What is a dApp?

One of the key traits of blockchain technology is that it is decentralized, meaning that it is controlled by several nodes and users rather than by a centralized authority like a bank. When we talk about the potential applications for blockchain technology, we have to talk about decentralized applications—or dApps: what they are and how they work. 

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dApps and Blockchain

Before explaining how dApps work, we should briefly review blockchain. Blockchain is a ledger of records organized into digital storage units called "blocks" which are cryptographically linked for validation. Once the blocks are validated, they are practically impossible to infiltrate, which makes blockchain exceptionally transparent. One of the essential traits of the blockchain is its decentralized nature, which helps ensure its transparency.

So, What are dApps?

In a standard web application, the app runs on your computer: the app is owned and operated by an organization, so the owners have full authority over the app, how it works, and the terms of use. While there may be multiple users, the application itself is ultimately controlled and overseen by a single organization—social media networks are a prime example of this.

Since blockchain itself is relatively new and dApps are even newer, there's not one single definition for them. Despite this, there are some common characteristics:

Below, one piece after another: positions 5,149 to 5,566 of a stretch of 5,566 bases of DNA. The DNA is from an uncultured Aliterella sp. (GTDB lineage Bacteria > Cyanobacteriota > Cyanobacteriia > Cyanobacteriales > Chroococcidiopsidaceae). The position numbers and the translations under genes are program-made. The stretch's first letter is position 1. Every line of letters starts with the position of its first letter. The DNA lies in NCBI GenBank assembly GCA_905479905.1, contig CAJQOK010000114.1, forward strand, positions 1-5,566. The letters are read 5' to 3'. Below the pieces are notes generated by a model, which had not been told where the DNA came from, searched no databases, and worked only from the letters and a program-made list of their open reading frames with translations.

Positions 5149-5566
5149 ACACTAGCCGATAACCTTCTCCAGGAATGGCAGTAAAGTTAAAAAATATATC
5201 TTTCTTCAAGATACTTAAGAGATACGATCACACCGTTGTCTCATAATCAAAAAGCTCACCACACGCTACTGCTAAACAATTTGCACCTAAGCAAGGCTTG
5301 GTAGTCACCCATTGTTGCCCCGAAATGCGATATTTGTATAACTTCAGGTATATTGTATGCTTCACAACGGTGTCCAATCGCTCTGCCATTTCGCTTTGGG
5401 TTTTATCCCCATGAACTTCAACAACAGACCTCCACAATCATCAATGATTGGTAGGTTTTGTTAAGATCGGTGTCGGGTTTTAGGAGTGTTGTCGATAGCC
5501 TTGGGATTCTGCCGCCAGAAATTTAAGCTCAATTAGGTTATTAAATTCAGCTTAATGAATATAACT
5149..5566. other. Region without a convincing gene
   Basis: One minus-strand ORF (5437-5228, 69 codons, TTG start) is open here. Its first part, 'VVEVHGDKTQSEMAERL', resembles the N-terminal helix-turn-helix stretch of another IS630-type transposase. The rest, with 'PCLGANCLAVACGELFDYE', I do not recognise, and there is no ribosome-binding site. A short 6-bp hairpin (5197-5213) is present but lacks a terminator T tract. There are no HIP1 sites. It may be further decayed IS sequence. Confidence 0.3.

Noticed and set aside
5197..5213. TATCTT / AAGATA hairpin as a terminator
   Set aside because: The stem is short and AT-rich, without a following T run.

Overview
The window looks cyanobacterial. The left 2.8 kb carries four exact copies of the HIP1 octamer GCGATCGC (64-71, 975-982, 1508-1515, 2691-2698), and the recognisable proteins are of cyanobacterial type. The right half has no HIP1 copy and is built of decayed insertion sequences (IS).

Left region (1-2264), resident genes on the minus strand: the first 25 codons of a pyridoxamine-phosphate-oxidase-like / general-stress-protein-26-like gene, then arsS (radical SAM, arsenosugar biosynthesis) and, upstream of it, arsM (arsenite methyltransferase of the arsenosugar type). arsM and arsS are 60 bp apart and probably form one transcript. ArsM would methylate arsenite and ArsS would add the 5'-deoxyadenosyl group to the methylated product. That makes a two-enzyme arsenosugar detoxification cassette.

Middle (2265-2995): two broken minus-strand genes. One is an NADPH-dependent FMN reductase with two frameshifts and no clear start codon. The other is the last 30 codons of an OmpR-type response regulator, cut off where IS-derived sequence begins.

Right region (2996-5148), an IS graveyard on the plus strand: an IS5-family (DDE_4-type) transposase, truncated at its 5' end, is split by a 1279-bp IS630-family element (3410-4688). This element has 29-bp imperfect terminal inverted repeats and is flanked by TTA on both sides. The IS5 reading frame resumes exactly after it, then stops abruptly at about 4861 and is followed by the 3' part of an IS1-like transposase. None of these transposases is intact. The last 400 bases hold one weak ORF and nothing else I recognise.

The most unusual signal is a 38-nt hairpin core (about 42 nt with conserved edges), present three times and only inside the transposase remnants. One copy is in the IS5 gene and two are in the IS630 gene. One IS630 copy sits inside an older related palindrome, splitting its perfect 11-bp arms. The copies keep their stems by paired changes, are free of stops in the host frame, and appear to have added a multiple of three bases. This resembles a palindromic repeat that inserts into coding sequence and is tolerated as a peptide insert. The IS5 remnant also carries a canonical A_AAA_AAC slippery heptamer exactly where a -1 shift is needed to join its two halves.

• They run on the blockchain.
  • They generate dApp tokens to provide value to contributing nodes (or users).
  • The code is "open source" so they can operate autonomously (i.e. no person nor group has control of the majority of tokens). As such, they are decentralized.
  • Users are granted access to the dApp in exchange for tokens.
  • Miners are rewarded with tokens when they contribute to the dApp's "ecosystem." In other words, since miners validate the blockchain, they are rewarded.

There are many dApps that run on a peer to peer (P2P) or blockchain network. There are some examples of this: these include BitTorrent, Tor, and Popcorn Time. The way these apps run allow for multiple participants to consume content, "feed or seed" content, or all of the above.



Social Media Networks are a prime example of dApps in action.

Where are dApps in Today's Financial Ecosystem? 

Now, when people think of blockchain, they often think of cryptocurrencies; and when people think of cryptocurrencies, they often think of Bitcoin. While it's true that Bitcoin was the first widely-used cryptocurrency and its associated blockchain is the most robust, it was Ethereum that showed us the potential dApps. This was because right from the beginning, the Ethereum network has never depended on centralized services to store and manage code and the network itself is immutable (in these ways, Ether is something of a dApp in of itself). Most importantly, Ethereum's platform functionality allows it to manage money and carry out other logical computations. 

The dApp landscape is something of a wild west: since it is still young, it's still finding its feet, it's quickly changing. While Ethereum's platform is still the most popular for dApp developers, other platforms like Lisk, QTUM, Cardano, and NEO are gaining popularity, and others are thought to be on the way.

No matter what the future holds for the development of dApps, SIMBA Chain is here to help guide blockchain experts and novices alike realize their decentralized dreams.


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